Walnut Proteins Found Toxic to Breast Cancer Cells



A cracked and uncracked walnut on the ground

If you were looking for yet another reason to add walnuts to your regular diet, this could be it. Scientists have learned that walnut proteins are toxic to cancer cells. More specifically, a lab study found that walnut proteins slowed the growth of metastatic human breast cancer cells (MDA-MB-231) by 75%. We already knew that walnuts were packed with healthy fats, fiber and powerful antioxidants. But this was a very unexpected finding. And it helps to explain why walnuts are one of the most powerful anticancer foods in our diet.

Walnuts: An Established Anticancer Superfood
A recent study from Spain showed walnuts to be the most powerful of all nuts at lowering cancer risk. Those getting at least three servings weekly had an incredible 54% reduced risk for cancer mortality (from all cancers combined), while those getting at least three servings weekly of other nuts had a risk reduction of just 25%. Note that one serving of nuts is 28 grams or about one ounce. So why are walnuts so much more powerful than other nuts? First of all, they have by far the highest amounts of antioxidants of any nuts—just one serving delivers the equivalent antioxidant power of 2,200 mg of vitamin C. The most important antioxidants in walnuts are ellagitannins and gallotannins, which are otherwise hard to find in the diet. Ellagitannins also serve many biological functions beyond quenching free radicals. Besides being a powerful anti-inflammatory, they moderate blood sugar and cholesterol levels, improve fat metabolism and appear to protect brain cells. Strawberries are another major source of ellagitannins and have been linked with reduced risk of several cancers. Walnuts are also unique among nuts in that their fat is 10% alpha-linolenic acid—the same omega-3 fat found in flax seed oil and also linked to reduced cancer risk in several population studies. So it makes perfect sense that walnuts themselves would also be linked to powerful risk reductions. But the finding that walnut proteins also fight cancer was completely unexpected.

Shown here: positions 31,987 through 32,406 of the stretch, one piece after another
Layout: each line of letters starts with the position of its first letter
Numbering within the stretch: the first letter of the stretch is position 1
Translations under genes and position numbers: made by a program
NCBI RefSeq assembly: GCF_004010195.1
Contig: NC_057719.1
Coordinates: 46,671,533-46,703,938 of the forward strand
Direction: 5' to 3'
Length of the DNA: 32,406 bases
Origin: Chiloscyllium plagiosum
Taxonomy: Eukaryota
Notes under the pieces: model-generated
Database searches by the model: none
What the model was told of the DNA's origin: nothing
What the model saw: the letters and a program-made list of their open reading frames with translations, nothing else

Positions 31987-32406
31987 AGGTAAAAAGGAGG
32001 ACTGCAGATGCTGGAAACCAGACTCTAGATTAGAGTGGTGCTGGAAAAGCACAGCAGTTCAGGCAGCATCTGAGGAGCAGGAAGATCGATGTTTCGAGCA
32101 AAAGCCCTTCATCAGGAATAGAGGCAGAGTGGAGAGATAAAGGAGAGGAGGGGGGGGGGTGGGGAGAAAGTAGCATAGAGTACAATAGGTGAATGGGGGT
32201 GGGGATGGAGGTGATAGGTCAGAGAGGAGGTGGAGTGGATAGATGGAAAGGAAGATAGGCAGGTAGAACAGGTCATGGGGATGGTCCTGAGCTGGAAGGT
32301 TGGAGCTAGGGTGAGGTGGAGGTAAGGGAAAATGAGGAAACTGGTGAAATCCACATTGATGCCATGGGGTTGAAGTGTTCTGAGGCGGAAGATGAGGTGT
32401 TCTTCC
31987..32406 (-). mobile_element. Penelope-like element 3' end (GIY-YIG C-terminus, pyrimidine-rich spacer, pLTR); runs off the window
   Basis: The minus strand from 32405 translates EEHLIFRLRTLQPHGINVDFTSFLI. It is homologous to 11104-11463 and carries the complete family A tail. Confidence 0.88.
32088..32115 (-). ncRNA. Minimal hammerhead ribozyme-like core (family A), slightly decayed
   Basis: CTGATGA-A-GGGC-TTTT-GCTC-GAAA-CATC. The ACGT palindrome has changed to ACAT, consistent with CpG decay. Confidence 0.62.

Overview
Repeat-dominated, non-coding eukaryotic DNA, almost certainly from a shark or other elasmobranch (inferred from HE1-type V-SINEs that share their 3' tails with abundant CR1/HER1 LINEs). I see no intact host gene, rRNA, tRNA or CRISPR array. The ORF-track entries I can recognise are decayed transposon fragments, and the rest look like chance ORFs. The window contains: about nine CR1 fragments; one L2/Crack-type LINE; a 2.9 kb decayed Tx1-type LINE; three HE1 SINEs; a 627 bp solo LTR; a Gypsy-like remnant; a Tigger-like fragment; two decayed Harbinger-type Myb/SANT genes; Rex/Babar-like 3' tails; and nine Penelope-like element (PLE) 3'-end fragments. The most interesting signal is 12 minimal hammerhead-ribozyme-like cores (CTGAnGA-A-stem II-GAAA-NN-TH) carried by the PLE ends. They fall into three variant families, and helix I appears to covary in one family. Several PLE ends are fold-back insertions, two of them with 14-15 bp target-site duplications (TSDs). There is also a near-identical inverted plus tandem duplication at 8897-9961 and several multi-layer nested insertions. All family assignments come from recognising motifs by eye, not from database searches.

A Surprise Finding: Walnut Proteins Fight Cancer Too
Researchers simulated what would happen to walnuts in the human stomach by partially digesting their proteins with enzymes. The results were protein fragments called peptides. When the peptides were added to human breast cancer cells in a test tube, their growth was slowed by up to 75%. Lab studies like this offer some key insights into how a food might fight cancer, but caution is warranted in extrapolating lab studies to humans. We simply don’t know yet if walnut proteins would fight breast cancer the same way in women. But given the fact that walnuts have already been linked to reduced risk for all cancers combined, this study provides new intriguing evidence for how walnuts are fighting cancer. Walnuts are about 15% protein by weight, meaning that a single serving would contain 4 grams (4,000 mg) of protein. In comparison, one serving would also deliver other anticancer compounds at levels of just a few hundred milligrams—far less than the quantity of protein. That makes fighting cancer by walnut protein a real possibility. It’s also another reminder that eating the whole food rather than concentrated supplements is the best way to achieve optimal health.





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